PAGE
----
Indeed, what is the Dionysian? This book offers an answer to that question: a "knowledgeable person" speaks there, the initiate and disciple of his own god. Perhaps I would now speak with more care and less eloquently about such a difficult psychological question as the origin of tragedy among the Greeks. A basic issue is the relationship of the Greeks to pain, the degree of their sensitivity. Did this relationship remain constant? Or did it turn itself around? That question whether their constantly strong desire for beauty, feasts, festivities, and new cults arose out of some lack, deprivation, melancholy, or pain. If we assume that this desire for the beautiful and the good might be quite true—and Pericles, or, rather, Thucydides, in the great Funeral Oration gives us to understand that it is—where must that contradictory desire stem from, which appears earlier than the desire for beauty, namely, the desire for the ugly or the good strong willing of the ancient Hellenes for pessimism, for tragic myth, for pictures of everything fearful, angry, enigmatic, destructive, and fateful as the basis of existence? Where must tragedy come from? Perhaps out of desire, out of power, out of overflowing health, out of overwhelming fullness of life?

And psychologically speaking, what then is the meaning of that madness out of which tragic as well as comic art grew, the Dionysian madness? What? Is madness perhaps not necessarily the symptom of degradation, collapse, cultural decadence? Is there perhaps (a question for doctors who treat madness) a neurosis associated with health, with the youth of a people, and with youthfulness? What is revealed in that synthesis of god and goat in the satyr? Out of what personal experience, what impulse, did the Greeks have to imagine the Dionysian enthusiast and original man as a satyr? And what about the origin of the tragic chorus?

In those centuries when the Greek body flourished and the Greek soul bubbled over with life, perhaps there were endemic raptures, visions, and hallucinations which entire communities, entire cultural bodies, shared. What if it were the case that the Greeks, right in the midst of their rich youth, had the desire for tragedy and were pessimists? What if it was clearly lunacy, to use a saying from Plato, which brought the greatest blessings throughout Hellas?

And, on the other hand, what if, to turn the issue around, it was clearly during the time of their dissolution and weakness that the Greeks became constantly more optimistic, more superficial, more hypocritical, with a lust for logic and rational understanding of the world, as well as "more cheerful" and "more scientific"? What's this? In spite of all "modern ideas" and the judgments of democratic taste, could the victory of optimism, the developing hegemony of reasonableness, practical and theoretical utilitarianism, as well as democracy itself (which occurs in the same period) perhaps be a symptom of failing power, approaching old age, physiological exhaustion, all these factors rather than pessimism? Was Epicurus an optimist for the very reason that he was suffering? We see that this book was burdened with an entire bundle of difficult questions. Let us add its most difficult question: What, from the point of view of living, does morality mean?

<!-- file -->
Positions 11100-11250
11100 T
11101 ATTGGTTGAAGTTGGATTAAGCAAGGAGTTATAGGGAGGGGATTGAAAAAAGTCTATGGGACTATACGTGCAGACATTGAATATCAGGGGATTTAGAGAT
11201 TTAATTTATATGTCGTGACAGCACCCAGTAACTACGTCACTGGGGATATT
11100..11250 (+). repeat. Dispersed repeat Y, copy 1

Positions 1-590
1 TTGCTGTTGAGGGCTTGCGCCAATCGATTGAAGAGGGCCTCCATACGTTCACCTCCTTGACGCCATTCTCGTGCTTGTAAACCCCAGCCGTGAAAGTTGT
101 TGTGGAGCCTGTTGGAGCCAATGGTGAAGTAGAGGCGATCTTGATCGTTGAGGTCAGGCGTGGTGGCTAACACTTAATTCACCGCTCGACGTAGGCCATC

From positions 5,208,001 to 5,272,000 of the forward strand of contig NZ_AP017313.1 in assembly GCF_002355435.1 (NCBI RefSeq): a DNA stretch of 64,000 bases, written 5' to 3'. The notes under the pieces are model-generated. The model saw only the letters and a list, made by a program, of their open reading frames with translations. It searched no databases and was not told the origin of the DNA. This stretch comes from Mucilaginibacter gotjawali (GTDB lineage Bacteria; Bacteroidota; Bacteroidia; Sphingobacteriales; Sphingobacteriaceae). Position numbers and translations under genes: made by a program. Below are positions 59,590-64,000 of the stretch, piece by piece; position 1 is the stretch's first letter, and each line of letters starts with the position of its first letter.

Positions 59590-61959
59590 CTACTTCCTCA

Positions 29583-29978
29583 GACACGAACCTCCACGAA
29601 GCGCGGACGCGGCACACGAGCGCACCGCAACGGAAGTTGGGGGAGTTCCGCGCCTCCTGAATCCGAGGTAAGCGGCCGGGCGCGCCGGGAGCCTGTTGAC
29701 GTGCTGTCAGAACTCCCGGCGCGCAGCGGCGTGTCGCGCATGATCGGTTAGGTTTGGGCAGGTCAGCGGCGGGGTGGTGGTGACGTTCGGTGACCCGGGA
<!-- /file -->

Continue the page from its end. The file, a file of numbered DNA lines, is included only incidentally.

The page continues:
The preface to Richard Wagner already proposed that art, and not morality, was the essential metaphysical human activity, and in the book itself there appears many times over the suggestive statement that the existence of the world is justified only as an aesthetic phenomenon. In fact, the entire book recognizes only an aesthetic sense and a deeper meaning under everything that happens, a "God," if you will, but certainly only a totally unthinking and amoral artist-God, who in creation and destruction, in good things and bad, dispassionately desires to become aware of his own pleasures and power, a God who, as he creates worlds, rids himself of the strain of fullness and superfluity, from the suffering of pressing internal contradictions. The world is at every moment the attained manifestation of God, as the eternally changing, eternally new vision of the person who suffers most, who is the most rent with contradictions, the one with the richest sense of protest, who knows how to save himself only in illusion.